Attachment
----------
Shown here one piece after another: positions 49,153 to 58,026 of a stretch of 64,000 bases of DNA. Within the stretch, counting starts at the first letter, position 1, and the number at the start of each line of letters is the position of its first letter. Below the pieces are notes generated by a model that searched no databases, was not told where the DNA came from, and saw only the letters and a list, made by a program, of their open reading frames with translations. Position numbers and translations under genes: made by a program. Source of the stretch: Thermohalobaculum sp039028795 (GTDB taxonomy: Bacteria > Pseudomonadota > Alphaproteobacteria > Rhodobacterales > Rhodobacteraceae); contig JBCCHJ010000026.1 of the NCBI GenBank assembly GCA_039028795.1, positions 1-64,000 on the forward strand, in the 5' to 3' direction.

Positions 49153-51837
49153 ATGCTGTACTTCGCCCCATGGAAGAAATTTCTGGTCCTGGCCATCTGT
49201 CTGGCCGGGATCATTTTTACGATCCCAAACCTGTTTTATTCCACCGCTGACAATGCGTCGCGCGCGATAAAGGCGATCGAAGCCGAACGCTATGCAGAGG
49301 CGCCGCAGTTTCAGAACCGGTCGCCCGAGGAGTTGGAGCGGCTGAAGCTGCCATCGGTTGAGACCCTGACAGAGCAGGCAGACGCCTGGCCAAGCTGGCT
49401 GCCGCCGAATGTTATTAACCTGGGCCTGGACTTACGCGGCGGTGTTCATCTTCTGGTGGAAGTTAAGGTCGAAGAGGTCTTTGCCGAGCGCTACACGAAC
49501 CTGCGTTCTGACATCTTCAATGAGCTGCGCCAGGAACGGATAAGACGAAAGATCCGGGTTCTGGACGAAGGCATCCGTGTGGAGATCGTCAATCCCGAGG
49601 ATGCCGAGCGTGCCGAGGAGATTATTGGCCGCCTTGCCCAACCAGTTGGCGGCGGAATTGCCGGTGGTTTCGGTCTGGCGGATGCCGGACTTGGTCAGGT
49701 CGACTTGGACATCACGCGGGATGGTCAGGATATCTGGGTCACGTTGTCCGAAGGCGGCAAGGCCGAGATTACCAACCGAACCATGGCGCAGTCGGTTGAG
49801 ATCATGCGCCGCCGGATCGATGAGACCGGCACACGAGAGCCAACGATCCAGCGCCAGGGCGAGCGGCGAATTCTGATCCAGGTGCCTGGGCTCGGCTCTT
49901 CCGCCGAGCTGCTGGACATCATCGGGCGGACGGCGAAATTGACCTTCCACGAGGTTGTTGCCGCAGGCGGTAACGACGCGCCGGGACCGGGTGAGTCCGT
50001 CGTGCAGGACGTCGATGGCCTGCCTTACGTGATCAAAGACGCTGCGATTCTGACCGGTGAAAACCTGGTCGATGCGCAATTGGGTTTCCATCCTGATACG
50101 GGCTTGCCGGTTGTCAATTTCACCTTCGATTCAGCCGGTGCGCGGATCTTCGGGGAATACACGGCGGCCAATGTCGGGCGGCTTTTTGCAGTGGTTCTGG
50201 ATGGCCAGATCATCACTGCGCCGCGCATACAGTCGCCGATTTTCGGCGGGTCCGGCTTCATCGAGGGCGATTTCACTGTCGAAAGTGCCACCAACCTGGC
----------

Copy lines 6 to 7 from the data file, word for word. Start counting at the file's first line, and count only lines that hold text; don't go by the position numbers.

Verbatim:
49401 GCCGCCGAATGTTATTAACCTGGGCCTGGACTTACGCGGCGGTGTTCATCTTCTGGTGGAAGTTAAGGTCGAAGAGGTCTTTGCCGAGCGCTACACGAAC
49501 CTGCGTTCTGACATCTTCAATGAGCTGCGCCAGGAACGGATAAGACGAAAGATCCGGGTTCTGGACGAAGGCATCCGTGTGGAGATCGTCAATCCCGAGG